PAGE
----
We went, as "inquirers", which means we were there to ask questions about the church, the community, and the RCIA process. The whole thing is quite informal, believe it or not since Catholicism is certainly known for it's formality. You attend the "inquirer" group a few times, which is highly conversational and question oriented. Then, if you're interested in learning more, you can become a "candidate", which simply means you're on the path to learning more, and might someday become a Catholic, but there's no pressure to decide anything for sure. That process usually takes about a year, give or take, and it's not a matter of covering all the topics, or taking tests, or proving you can say the rosary. It's just the time it takes to go over the important things about the church and the church's role in your relationship with God - and to decide if this church is the best place to enhance that relationship, which is what it's really all about.

The people were very nice, and helpful. There were several other "inquirers" there, with varying stories about what brought them. We talked about the process, a bit about the church, and the RCIA process. I felt the entire time that this was a good thing, but I was so nervous about my husband's reaction. I worried that we'd leave and he'd immediately say "no way" or be reluctant to give it a chance and come back.

Boy was I wrong.

We got to the car and he said he felt great about it, we should go to church there on Sunday and get D enrolled in their Sunday school as soon as possible. He said he can't say for sure at this point if this means we'll land here forever, or if he'll want to actually become Catholic. But he had a great feeling about the church and the community and feels like it might be a great place for our family - offering us the kind of support we're looking for on our journey to Christ.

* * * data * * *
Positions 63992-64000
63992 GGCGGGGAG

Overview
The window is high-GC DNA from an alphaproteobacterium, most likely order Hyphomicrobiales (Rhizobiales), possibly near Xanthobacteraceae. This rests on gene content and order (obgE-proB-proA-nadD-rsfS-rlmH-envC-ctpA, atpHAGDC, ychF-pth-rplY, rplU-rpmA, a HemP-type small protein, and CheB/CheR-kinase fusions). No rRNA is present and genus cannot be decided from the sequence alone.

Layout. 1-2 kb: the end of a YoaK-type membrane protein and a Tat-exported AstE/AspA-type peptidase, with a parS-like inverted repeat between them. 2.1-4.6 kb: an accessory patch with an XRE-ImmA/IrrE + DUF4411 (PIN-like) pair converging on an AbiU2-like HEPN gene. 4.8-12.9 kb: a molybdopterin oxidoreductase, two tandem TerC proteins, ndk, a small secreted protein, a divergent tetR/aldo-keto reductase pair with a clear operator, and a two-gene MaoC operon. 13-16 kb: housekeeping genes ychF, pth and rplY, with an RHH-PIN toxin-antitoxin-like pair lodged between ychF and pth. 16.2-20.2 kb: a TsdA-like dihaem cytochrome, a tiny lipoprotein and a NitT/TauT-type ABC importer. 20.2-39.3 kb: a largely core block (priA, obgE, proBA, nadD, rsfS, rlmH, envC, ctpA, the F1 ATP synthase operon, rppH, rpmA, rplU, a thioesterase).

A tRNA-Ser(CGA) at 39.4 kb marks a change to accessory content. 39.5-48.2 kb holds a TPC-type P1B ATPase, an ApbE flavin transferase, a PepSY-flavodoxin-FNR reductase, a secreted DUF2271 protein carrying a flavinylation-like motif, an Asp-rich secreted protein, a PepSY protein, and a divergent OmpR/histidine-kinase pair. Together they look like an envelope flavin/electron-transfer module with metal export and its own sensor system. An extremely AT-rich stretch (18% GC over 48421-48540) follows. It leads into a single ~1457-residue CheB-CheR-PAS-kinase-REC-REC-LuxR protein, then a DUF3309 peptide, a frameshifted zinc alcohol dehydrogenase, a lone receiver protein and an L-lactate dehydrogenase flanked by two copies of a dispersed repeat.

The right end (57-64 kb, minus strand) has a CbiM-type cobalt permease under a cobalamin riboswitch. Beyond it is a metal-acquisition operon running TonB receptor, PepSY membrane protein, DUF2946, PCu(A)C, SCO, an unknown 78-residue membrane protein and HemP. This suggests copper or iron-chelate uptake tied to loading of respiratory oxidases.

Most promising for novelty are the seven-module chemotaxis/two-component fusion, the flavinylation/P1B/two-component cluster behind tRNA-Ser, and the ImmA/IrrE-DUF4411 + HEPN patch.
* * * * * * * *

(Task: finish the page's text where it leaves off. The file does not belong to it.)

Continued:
I couldn't be happier! I never imagined in a million years he would be so gung ho. He said several times on Friday that he felt so good about the class, and he's looking forward to going again this coming week. I thought for sure he'd be skeptical, but try to tough it out for my sake. I feel like the pull I've felt towards the church hasn't been in my head, but might actually be God calling us in a certain direction. Again, not because I think they're "right", but because it might be the place that will allow our family to grow in our faith and give us the foundation we need to raise our children believing in and loving the Lord.

For the first time probably ever, I feel the tension between my husband and I regarding religion to be fading. When he was looking into that other religion back when we were in college, it created this wall between us, making it difficult for us to even discuss religion without getting defensive and argumentative. I've always hated that and wanted to badly to be on the same page. More than ever before, I feel like we're almost there. And I'm so excited to attend church on Sunday. Granted, in reality I'll probably spend most of my time trying to get G to stay in the nursery without freaking out, but that's ok. We're on the road, taking steps together, our feet in synch and hands embraced. And we're moving in the right direction.

1 comment:

Mandy said...

"AWESOME" doesn't do justice to my reaction in reading this - I'm so thrilled for you. I understand the desire to want to be on the same page, have a church home and not only agree on it but have both of you be comfortable with the decision.

I'm thrilled for all of you. :D